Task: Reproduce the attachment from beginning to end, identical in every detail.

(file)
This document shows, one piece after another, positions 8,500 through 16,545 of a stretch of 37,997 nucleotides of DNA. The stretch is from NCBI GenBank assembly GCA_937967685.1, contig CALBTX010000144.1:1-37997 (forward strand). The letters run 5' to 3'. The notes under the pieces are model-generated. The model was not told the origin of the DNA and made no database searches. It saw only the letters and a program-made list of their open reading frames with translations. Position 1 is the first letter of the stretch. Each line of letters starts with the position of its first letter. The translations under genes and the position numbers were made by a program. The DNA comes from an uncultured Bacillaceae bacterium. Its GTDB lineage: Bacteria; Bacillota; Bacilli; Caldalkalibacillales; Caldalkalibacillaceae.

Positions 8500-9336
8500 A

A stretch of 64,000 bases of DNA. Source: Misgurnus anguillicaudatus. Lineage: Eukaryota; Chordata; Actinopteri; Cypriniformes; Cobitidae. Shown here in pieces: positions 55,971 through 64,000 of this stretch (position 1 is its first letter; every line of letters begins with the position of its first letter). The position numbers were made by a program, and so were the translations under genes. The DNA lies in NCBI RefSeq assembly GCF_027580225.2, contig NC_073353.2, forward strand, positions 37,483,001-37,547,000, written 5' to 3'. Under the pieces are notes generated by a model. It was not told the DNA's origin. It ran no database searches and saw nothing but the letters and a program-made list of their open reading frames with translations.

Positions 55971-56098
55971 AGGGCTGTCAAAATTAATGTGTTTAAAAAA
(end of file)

This document shows, one piece after another, positions 8,500 through 16,545 of a stretch of 37,997 nucleotides of DNA. The stretch is from NCBI GenBank assembly GCA_937967685.1, contig CALBTX010000144.1:1-37997 (forward strand). The letters run 5' to 3'. The notes under the pieces are model-generated. The model was not told the origin of the DNA and made no database searches. It saw only the letters and a program-made list of their open reading frames with translations. Position 1 is the first letter of the stretch. Each line of letters starts with the position of its first letter. The translations under genes and the position numbers were made by a program. The DNA comes from an uncultured Bacillaceae bacterium. Its GTDB lineage: Bacteria; Bacillota; Bacilli; Caldalkalibacillales; Caldalkalibacillaceae.

Positions 8500-9336
8500 A

A stretch of 64,000 bases of DNA. Source: Misgurnus anguillicaudatus. Lineage: Eukaryota; Chordata; Actinopteri; Cypriniformes; Cobitidae. Shown here in pieces: positions 55,971 through 64,000 of this stretch (position 1 is its first letter; every line of letters begins with the position of its first letter). The position numbers were made by a program, and so were the translations under genes. The DNA lies in NCBI RefSeq assembly GCF_027580225.2, contig NC_073353.2, forward strand, positions 37,483,001-37,547,000, written 5' to 3'. Under the pieces are notes generated by a model. It was not told the DNA's origin. It ran no database searches and saw nothing but the letters and a program-made list of their open reading frames with translations.

Positions 55971-56098
55971 AGGGCTGTCAAAATTAATGTGTTTAAAAAA